Onto foot again for a 5k orienteering leg, with only three CP's to visit, all on top of hills (of course) with big descents and climbs in between. The last CP proved a problem for a lot of teams, as the road had been moved and remade since the map was produced, and the old road had been left to be completely swallowed by the bush. Unfortunately there was an unmarked knoll identical to the CP location only a few hundred metres to the north which fooled us (with a 1:30 000 map with 25m contours a lot of features were unmarked). We lost a lot of time looking here. We even resorted to ringing Craig Bycroft to check that the CP was still in position. After being told that AROC had found it (but Landrover and Club Crank had not), thus confirming that we were in the wrong spot, we soon determined where it probably was. Unfortunately for us just as we started to ascend the ridge to the hill-top a cluster of teams arrived at the location and soon followed and overtook us, instantly gaining two hours on us by reaching the CP first. We then lost a bit more time covering the last kilometre back to the bikes through another dreadful descent/ascent through the lantana and across a creek that was dangerously bluffed (we have some spectacular bruises to show for this effort). It was every man for him/herself here as you'd be too busy hanging onto the hillside yourself to help anyone else.Our team lost 7 places in this leg, dropping from 7th to 14th.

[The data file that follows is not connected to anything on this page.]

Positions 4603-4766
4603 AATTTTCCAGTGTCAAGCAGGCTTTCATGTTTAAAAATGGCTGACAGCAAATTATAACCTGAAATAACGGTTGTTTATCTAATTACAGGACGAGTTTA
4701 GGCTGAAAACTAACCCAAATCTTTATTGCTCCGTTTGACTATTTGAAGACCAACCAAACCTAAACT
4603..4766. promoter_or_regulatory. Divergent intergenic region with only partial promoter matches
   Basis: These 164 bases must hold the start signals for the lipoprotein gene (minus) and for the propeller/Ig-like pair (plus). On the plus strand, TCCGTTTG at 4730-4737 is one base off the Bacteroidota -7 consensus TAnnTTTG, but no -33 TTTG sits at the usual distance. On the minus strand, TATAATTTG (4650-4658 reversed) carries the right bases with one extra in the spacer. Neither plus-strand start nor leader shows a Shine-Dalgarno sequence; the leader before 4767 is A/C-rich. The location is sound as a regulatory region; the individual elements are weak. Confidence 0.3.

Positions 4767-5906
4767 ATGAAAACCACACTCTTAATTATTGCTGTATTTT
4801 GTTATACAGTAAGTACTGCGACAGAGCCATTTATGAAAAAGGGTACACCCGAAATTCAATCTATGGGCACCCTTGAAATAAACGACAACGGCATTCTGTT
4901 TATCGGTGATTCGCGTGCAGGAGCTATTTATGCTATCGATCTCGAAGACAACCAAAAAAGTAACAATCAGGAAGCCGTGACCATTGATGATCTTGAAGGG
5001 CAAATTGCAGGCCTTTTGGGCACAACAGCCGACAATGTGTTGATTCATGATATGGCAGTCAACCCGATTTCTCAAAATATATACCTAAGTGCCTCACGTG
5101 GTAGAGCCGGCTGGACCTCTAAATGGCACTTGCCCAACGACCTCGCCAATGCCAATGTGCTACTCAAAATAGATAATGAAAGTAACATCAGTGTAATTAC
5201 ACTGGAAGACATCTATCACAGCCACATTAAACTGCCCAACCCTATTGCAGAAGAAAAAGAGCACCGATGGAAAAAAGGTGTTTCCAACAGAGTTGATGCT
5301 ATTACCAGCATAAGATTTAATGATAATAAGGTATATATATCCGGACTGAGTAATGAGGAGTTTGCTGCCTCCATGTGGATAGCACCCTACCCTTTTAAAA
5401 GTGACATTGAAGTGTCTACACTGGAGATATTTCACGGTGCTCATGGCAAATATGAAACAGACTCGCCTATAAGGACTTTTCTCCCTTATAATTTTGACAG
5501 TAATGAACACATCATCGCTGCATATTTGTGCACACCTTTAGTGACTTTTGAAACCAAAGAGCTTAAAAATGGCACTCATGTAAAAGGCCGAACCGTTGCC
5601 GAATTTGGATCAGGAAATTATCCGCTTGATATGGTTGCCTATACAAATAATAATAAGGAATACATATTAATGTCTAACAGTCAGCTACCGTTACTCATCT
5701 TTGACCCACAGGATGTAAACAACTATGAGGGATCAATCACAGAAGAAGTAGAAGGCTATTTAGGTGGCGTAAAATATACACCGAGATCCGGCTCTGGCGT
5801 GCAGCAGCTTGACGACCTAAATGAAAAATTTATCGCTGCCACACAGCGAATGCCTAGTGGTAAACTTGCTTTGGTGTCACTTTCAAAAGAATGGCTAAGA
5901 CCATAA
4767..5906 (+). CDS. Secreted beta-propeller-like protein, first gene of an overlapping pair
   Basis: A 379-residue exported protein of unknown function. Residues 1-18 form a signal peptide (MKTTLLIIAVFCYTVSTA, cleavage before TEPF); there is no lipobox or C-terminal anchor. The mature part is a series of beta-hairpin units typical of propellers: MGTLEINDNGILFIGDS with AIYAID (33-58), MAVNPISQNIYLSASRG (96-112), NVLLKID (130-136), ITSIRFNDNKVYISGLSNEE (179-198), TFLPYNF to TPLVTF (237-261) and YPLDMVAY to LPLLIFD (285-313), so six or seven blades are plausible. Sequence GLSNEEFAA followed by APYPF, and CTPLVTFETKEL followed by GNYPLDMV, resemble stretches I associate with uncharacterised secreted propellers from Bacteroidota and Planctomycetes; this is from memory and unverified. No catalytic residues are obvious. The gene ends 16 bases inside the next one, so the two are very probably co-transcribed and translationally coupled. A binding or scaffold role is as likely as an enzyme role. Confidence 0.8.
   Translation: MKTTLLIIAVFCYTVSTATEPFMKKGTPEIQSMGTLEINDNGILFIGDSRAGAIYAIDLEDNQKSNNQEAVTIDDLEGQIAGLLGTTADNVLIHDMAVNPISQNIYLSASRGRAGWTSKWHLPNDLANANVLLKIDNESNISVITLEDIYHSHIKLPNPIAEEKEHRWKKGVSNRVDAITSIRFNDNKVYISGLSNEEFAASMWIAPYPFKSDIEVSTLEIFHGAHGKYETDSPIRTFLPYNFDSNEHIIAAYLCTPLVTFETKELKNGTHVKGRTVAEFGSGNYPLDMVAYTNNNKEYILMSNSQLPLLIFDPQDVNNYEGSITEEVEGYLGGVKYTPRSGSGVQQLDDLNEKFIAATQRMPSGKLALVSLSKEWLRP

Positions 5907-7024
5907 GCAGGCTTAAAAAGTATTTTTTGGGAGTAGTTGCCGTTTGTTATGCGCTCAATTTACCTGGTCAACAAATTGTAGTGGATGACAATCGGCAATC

Onto the last 42k MTB leg with a luxurious 16 k of bitumen rolling hills along Mt Nebo - Mt Glorious road, then a bit more dirt, we started to pick up the places we'd lost. It was light again now so we set our spinnaker for home before the heat started up again. Easily gaining the last few CP's on the way home, with only a slight pause with another team who'd convinced themselves they'd gone the wrong way, we left them behind down a wonderful wonderful descent to Lacey's Creek and followed the blue metal road all theway home to Dayboro.
We finished a very credible 5th, (7th team home, but one was all-male and another unranked), just after 9 am Sunday morning. Full credit to Annalisa for that as she worked hard the whole race. Mark and I helped where we could but it was up to Anni to push herself most (all) of the time, which she did. There were no easy rides even when she was on tow (bike and foot!). We weren't very easy on her. Mark seems happy with his first 24hr finish, and I was very happy with my race despite the nav being relatively simple. A few less mechanical problems would've been nice (we would've jumped a place), but that's all part of AR.
The race was a bit surreal for Mark and I, as so much ground we covered was over routes we often train on or live around. Local knowledge helped us a fair bit, but it was disconcerting for Annalisa when Mark and I ran along with the map stowed in our backpacks. A lot of the time I'd just be able to say "the next CP is at such-and-such" and away we'd go. Anni had to get used to us saying, "Trust us, we know where we are, and where we are going".
All in all it was a very interesting and well executed race. Enjoyable to compete over. Thanks to the GAR team, we'll be back for another go next time.